Monday, November 7, 2016

Latest Update On The Russian Northern Fleet, Nearing Syria; Nothing About The Bakken -- November 7, 2016

Update: The Russian Northern Fleet

Latest ping: four minutes ago.  11.5 knots, upper end of cruising speed; range has been 11.1 to 12.5 knots while in the Mediterranean. The journey is almost complete. The ship is entering the strait between Cyprus and Turkey. It's possible some sailors might even see smoke billowing over Aleppo. Russian attack helicopters are "swarming" over Homs province.

It's amazing how "high up" the Google list my blogging on the Russian Northern Fleet has reached. Hoo-aah!

Dante's Comedy

It's funny how things work out. Without question, the blog has been one of the most important things in my retirement. The granddaughters, of course, top that list, and cross-country trips from Texas to North Dakota and to California and to Utah/Colorado are also near the top.

With or without the blog, I would have continued the aggressive reading program I began in 2007. In fact, the blog began as a "literature" blog back in 2007 with some notes on the Bakken. In a fit of insanity, I deleted the original blog sometime in 2009 and started over, with a focus on the Bakken.

From my perspective, the blog would have become tedious had I not included posts on other subjects that interested me. Completely unexpected is the direction many readers have taken me with their suggestions.

Most incredibly was one suggestion from a reader that I read Dante's Inferno.

I have started (reading the Inferno). I now "understand" it. I use that word "understand" very loosely and with too many qualifications to list.

For my granddaughters, I would recommend sometime in high school -- maybe in their senior year -- they set aside one weekend and "get to know" Dante and his Comedy.

I would have them read the first three cantos as translated by Hollander. That will take all of 15 minutes.

Then, perhaps, the essay by Harold Bloom in his Western Canon on Dante and the Inferno. That would be a full hour.

Then, I would take a break for dinner.

After dinner, I would read Joseph Gallagher's introduction to A Modern Reader's Guide to Dante's The Divine Comedy. That would take another 30 minutes.

At that point, I would leave it up to them, whether to continue or not. That would be Friday night, leaving the rest of the weekend to continue reading Dante or going surfing off the coast of Huntington Beach, California.

For me, I can say definitively I began to read Dante's Comedy during the first week of November, 2016, and will continue to read parts of it every so often until I can no longer read.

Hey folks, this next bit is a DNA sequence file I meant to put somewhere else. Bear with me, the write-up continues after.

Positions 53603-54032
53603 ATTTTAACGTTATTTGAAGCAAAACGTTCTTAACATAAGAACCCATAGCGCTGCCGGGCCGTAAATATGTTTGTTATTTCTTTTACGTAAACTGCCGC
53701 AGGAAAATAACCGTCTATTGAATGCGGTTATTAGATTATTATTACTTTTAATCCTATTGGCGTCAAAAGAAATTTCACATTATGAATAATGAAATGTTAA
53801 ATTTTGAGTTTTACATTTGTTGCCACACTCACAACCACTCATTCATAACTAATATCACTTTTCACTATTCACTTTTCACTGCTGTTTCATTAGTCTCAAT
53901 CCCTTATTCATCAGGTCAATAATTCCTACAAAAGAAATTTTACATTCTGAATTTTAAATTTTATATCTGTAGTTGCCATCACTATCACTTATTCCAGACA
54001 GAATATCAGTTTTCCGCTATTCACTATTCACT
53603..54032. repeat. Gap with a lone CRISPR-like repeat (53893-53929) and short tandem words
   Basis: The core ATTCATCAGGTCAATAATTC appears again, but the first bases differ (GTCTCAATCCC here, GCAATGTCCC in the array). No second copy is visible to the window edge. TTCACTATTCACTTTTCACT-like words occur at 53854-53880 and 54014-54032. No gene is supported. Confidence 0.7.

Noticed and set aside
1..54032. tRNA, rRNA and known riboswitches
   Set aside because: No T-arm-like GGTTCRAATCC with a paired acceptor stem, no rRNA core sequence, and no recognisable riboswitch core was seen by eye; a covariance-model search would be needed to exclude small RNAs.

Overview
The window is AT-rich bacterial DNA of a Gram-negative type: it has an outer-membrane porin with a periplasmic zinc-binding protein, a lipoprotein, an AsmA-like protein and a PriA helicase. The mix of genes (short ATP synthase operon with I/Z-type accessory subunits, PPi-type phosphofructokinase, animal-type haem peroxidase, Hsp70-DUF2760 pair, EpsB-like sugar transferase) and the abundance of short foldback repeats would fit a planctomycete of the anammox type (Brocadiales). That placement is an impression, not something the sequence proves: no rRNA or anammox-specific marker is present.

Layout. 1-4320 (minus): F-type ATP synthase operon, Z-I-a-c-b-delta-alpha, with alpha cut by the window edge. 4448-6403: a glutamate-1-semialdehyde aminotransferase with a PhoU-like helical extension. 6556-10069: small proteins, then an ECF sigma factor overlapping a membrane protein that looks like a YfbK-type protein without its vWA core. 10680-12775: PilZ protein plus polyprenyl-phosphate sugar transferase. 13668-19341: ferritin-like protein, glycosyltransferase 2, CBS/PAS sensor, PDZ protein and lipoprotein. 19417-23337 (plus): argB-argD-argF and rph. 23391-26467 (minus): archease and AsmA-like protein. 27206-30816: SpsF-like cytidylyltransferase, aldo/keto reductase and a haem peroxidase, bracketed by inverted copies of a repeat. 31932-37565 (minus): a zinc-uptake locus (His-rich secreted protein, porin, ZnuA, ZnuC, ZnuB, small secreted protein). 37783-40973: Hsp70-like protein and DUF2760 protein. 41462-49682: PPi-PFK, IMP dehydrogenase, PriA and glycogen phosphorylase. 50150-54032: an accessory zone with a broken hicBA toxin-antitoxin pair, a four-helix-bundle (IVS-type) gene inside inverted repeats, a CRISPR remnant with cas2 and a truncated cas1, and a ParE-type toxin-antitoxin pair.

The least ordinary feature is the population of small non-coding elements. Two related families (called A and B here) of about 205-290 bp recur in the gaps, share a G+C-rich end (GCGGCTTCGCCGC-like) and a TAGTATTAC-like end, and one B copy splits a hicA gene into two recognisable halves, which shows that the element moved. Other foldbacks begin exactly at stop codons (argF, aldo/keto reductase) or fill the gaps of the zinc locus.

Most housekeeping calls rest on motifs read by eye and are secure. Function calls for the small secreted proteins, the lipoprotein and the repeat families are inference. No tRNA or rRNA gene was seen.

Some Notes From Gallagher

Who was he?

Middle-income background, b. in Florentine, Italy, in 1265, middle Ages.

Died at the age of 57 of malaria in Ravenna, Italy, 1321.

May have started writing the Comedy as early as early as 1301, starting about 36 years of age, but mostly likely, the bulk of it was written during his least ten years of life.

How important is it?

At the end of the day, this is the canon: Homer, Virgil, Dante, Shakespeare.

Harold Bloom: Dante and Shakespeare do not "belong" in the Western Canon -- "They are the Western Canon."

There are said to be more books written about The Divine Comedy than about any other single work of literature (the Bible is a collection -- not all by the same author). According to the authority on such things, only Shakespeare has had more lists of books compiled about him than Dante.

The poem:

A terza rima (see below), which Dante invented.

Each line is exactly the same length: eleven (11) syllables in each line; such a line is called a hendecasyllabic, from the Greek hen (one) and deka (ten).

Many lines are easily read as a sonnet line of iambic pentameter (five sets of ba/BOOM beats but with one extra syllable at the end. Hamlet's famous line is hendecasyllabic: "To be or not to be, that is the question."

100 cantos (songs) of various lengths.

Divided into three parts: the Inferno (4,720 lines); the Purgatorio  (4,755 lines); and, the Paradiso (4,758 lines).

Total length: 14,233 lines (Homer's Iliad, 15,693 lines; his Odyssey, 12,110 lines; Virgil's Aeneid, 9,890 lines).

Apart from the introductory canto in the Inferno, each major section contains 33 cantos, for the sum of a perfect 100.

The poem rhymes. Unlike the Iliad, the Odyssey, and the Aeneid, the Comedy rhymes. Rhyme, practically unknown to the ancient Greeks and Romans, was introduced to the West with the hymns of the early Christian Church>0

Dante's basic unit: terzine (tercet), a 3-line stanza;
  • first and third lines rhyme (aba)
  • the rhyme of the middle line becomes the rhyme for the first and third lines of the next terzine (bcb)
The terza rima gets its name from having a "third rhyme" -- that is, a third rhyming word.

Documentary advantages of terza rima:
  • it is easy to see when a line has been dropped out; and,
  • it is hard to insert bogus lines

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